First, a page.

The subject matter is the current explosion of international campuses for American universities. Mason is an important case study in the piece.
While the Persian Gulf campus of N.Y.U. is on the horizon, George Mason University is up and running — though not at full speed — in Ras al Khaymah, another one of the emirates.
George Mason, a public university in Fairfax, Va., arrived in the gulf in 2005 with a tiny language program intended to help students achieve college-level English skills and meet the university’s admission standards for the degree programs that were beginning the next year.
George Mason expected to have 200 undergraduates in 2006, and grow from there. But it enrolled nowhere near that many, then or now. It had just 57 degree students — 3 in biology, 27 in business and 27 in engineering — at the start of this academic year, joined by a few more students and programs this semester.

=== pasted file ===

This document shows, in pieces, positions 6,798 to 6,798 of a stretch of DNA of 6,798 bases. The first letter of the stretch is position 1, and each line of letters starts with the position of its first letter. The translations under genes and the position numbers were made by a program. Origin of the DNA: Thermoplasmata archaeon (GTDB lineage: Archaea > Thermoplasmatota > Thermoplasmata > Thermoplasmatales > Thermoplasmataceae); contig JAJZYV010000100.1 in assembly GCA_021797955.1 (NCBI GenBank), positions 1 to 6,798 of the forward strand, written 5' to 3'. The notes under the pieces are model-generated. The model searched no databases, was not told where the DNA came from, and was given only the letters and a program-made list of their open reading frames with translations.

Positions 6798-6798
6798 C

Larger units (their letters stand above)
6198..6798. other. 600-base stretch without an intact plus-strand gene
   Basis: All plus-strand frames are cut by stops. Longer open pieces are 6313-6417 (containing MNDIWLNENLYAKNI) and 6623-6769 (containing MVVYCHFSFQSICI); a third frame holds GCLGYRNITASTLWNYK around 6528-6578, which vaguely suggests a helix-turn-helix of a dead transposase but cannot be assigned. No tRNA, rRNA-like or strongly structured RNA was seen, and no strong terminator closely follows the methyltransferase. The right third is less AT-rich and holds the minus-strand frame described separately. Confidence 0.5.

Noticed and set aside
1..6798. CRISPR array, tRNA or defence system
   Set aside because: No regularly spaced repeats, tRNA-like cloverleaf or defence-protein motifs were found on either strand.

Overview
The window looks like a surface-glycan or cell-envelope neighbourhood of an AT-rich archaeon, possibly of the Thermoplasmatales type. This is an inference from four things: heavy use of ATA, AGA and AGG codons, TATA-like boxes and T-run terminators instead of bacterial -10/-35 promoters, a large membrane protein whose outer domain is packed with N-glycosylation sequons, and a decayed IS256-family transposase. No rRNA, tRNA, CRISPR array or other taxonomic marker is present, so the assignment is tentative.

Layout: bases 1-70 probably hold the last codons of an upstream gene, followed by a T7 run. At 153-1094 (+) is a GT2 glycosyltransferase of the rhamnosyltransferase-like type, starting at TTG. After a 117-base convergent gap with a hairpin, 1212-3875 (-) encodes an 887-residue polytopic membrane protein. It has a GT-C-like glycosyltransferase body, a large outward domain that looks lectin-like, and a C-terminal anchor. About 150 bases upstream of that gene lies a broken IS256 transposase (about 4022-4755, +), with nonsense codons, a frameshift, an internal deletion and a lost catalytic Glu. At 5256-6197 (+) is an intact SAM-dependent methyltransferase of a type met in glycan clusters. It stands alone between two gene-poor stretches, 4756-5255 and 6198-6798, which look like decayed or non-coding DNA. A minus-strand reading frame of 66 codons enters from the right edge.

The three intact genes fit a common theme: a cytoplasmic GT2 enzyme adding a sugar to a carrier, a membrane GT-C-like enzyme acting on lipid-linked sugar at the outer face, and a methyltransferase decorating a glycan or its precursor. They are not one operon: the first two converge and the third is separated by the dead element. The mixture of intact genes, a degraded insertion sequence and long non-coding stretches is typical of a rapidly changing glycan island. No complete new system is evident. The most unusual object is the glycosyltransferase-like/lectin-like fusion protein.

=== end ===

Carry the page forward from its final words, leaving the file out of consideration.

The project, an hour north of Dubai’s skyscrapers and 7,000 miles from Virginia, is still finding its way. “I will freely confess that it’s all been more complicated than I expected,” said Peter Stearns, George Mason’s provost.
The Ras al Khaymah campus has had a succession of deans. Simple tasks like ordering books take months, in part because of government censors. Local licensing, still not complete, has been far more rigorous than expected. And it has not been easy to find interested students with the SAT scores and English skills that George Mason requires for admissions.
“I’m optimistic, but if you look at it as a business, you can only take losses for so long,” said Dr. Abul R. Hasan, the academic dean, who is from the South Dakota School of Mines and Technology. “Our goal is to have 2,000 students five years from now. What makes it difficult is that if you’re giving the George Mason degree, you cannot lower your standards.”